DIY Chatroom Home Improvement Forum

DIY Chatroom Home Improvement Forum (http://www.diychatroom.com/)
-   Electrical (http://www.diychatroom.com/f18/)
-   -   Decommissioning old armored wire circuit (http://www.diychatroom.com/f18/decommissioning-old-armored-wire-circuit-58174/)

toddmanqa 11-30-2009 12:17 AM

Decommissioning old armored wire circuit
 
I am in the process of renovating a bedroom and I am replacing the wiring since the walls are removed.

Armored cable was originally run from a nearby bathroom and then to the bedrooms light fixture where it split--one to the bedroom light switch and then another line to a receptacle. That receptacle then ran under the floor and back into the room for a receptacle on the other side of the bedroom.

I ran two new AFCI 14/2 circuits for the bedroom (one for the lights and another for the receptacles.

The original wire from the bathroom originiated via the attic. I ran the still-live cable into a junction box in the attic and added a wire nut onto each wire (no ground wire exists). The junction is exposed.

I removed the cable from the switch to the light, and from the light to the receptacle. I now have two wires sticking out of the floor plates, which are connected to each other under the floor. I've tested every outlet and light in the house to verify that they didn't connect to the circuit I removed.

In regards to the two ends of the wire, I can't pull them out--they are two snug. Opening the ceiling below is not feasible at this time, but will be done at another time.

I can run the ends of the wires into new double receptacles and terminate them with wire nuts. I'll use an oversize receptacle box since I'll be running the new wire to the same boxes.

Is this a sound plan?

Can I place a single receptacle plate opening on the double box (one that covers both sides of the receptacle but has one centered opening), or must I use a double plate with just a single opening?

Should I wire-nut the old black and white wires together so that if they are somehow still connected it will trip the breaker if someone tries to reactivate the circuit?

Any advice is appreciated.

Scuba_Dave 11-30-2009 11:23 AM

Where are you located ?
You can abondon wire in place if it is too hard to get out & you won't use it again
Cut off as much as you can & mark it if you can
All wire that is LIVE must end in a junction box, abondoned wire does not have too
If you think you might re-use the wire then put it into a junction box

You can use a double gang with a single face plate
It's done all the time when you need to meet box fix or w/dimmers for more room

Do not wire nut the black & white together, sparks could cause a fire -not likely, but it happens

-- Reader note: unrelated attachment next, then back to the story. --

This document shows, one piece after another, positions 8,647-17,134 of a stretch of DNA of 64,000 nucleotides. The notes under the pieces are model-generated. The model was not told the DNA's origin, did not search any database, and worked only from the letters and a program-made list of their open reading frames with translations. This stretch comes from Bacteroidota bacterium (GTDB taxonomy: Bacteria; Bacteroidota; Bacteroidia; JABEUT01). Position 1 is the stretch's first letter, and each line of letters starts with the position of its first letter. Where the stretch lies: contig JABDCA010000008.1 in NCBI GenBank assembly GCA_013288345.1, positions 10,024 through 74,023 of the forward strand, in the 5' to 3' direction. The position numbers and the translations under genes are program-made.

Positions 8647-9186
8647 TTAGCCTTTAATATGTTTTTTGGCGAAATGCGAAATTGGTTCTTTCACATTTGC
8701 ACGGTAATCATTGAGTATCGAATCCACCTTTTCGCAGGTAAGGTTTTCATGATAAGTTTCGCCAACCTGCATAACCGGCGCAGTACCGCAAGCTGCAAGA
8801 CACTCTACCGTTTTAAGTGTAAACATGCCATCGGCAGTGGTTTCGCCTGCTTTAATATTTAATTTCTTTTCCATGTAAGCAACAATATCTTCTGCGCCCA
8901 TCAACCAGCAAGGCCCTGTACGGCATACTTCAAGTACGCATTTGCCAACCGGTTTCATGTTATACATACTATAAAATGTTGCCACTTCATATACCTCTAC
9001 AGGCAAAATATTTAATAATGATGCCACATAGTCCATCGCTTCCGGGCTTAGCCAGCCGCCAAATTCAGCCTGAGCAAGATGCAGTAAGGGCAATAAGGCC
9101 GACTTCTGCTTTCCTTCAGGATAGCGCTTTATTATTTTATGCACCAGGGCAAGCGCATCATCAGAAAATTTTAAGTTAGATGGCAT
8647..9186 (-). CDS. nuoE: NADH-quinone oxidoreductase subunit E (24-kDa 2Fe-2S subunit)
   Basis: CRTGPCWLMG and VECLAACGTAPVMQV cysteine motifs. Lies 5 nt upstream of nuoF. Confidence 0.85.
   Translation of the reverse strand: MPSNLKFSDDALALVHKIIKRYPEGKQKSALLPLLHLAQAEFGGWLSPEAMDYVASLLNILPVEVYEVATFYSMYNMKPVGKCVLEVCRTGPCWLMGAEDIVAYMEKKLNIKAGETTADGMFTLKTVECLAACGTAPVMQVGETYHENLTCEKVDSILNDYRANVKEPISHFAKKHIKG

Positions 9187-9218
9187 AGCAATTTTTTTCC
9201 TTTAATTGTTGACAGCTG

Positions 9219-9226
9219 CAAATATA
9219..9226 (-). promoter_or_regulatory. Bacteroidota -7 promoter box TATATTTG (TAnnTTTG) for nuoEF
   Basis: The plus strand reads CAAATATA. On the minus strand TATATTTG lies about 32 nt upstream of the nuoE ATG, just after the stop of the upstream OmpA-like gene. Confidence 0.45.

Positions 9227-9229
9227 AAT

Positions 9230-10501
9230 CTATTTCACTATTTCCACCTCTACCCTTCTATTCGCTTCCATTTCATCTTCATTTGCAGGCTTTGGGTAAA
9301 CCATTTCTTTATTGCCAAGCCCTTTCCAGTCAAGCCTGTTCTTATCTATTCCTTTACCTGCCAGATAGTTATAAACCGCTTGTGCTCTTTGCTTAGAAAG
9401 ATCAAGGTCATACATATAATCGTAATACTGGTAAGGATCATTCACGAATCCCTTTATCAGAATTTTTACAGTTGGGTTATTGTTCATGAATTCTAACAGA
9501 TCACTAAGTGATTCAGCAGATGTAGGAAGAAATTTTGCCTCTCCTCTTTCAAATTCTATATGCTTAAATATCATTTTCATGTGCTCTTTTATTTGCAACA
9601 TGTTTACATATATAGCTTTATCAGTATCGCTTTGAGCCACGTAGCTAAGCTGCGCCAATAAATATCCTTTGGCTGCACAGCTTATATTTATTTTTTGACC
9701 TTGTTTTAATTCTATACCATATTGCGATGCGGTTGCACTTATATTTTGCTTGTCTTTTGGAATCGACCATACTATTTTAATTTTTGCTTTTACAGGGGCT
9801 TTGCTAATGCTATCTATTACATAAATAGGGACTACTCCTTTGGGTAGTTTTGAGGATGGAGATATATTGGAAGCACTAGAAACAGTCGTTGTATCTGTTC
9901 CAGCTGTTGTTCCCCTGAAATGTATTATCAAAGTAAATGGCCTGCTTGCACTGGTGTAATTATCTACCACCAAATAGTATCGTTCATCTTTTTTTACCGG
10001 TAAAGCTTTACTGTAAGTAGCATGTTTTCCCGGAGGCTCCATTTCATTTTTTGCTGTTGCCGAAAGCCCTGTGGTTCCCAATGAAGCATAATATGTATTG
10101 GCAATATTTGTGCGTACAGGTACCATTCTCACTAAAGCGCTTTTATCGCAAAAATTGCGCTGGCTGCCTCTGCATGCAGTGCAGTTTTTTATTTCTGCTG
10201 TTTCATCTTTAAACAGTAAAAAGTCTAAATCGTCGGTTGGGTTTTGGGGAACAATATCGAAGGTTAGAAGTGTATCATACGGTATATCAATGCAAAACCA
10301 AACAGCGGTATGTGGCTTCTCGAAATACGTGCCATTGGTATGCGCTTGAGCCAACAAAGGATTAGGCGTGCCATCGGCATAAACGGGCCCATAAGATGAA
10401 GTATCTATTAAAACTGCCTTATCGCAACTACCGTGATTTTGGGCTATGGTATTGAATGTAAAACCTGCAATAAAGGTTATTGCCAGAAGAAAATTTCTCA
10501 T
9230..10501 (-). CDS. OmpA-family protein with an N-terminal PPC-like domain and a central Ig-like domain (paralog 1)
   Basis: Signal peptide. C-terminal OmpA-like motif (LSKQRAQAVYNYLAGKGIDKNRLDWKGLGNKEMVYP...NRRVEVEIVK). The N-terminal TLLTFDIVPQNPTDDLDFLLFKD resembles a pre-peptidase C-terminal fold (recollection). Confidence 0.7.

toddmanqa 11-30-2009 01:04 PM

Located in NY
 
I'm in NY state.

toddmanqa 12-03-2009 11:58 PM

Answer from Home Depot employee
 
I was told by a home depot employee that once it's disconnected from the circuit box, it is effectively nothing--just wire. And it doesn't need to be placed in a junction box.

Scuba_Dave 12-04-2009 08:28 AM

Yes, as long as the wire is fully disconnected from both ends & out of the junction boxes it is just wire
Key is that it has to be disconnected at both ends
Fully removed from house wiring connections

AllanJ 12-04-2009 08:53 AM

Quote:

Originally Posted by toddmanqa (Post 359223)
Should I wire-nut the old black and white wires together so that if they are somehow still connected it will trip the breaker if someone tries to reactivate the circuit?.

Absolutely positively not.

Do not use short circuits or breaker tripping as testing methods or verification or means of giving future do-it-yourselvers a heads up.

If you should trip a breaker or draw a big spark, do not try (apply power) again until you have actually found the problem. You can make up a test jig consisting of two test leads and a 60 watt incandescent lamp which can catch many different short circuit conditions without having to apply power directly. You "bridge" the two contacts or conductors or terminals in question using the lamp test leads rather than make a direct connection.

After you have isolated (disconnected both ends of) a section of armored cable and the cable is not suitable for future use, you can cut off the wire ends flush with the armor.

jerryh3 12-04-2009 08:55 AM

Quote:

Originally Posted by AllanJ (Post 361099)
Absolutely positively not.

Do not use short circuits or breaker tripping as testing methods or verification or means of giving future do-it-yourselvers a heads up.

If you should trip a breaker or draw a big spark, do not try (apply power) again until you have actually found the problem. You can make up a test jig consisting of two test leads and a 60 watt incandescent lamp which can catch many different short circuit conditions without having to apply power directly. You "bridge" the two contacts or conductors or terminals in question using the lamp test leads rather than make a direct connection.

After you have isolated (disconnected both ends of) a section of armored cable and you want to decommission it, you can cut off the wire ends flush with the armor.

Did you see the Holmes on Holmes were the electrician did this?


All times are GMT -5. The time now is 02:45 AM.


Copyright 2003-2014 Escalate Media LP. All Rights Reserved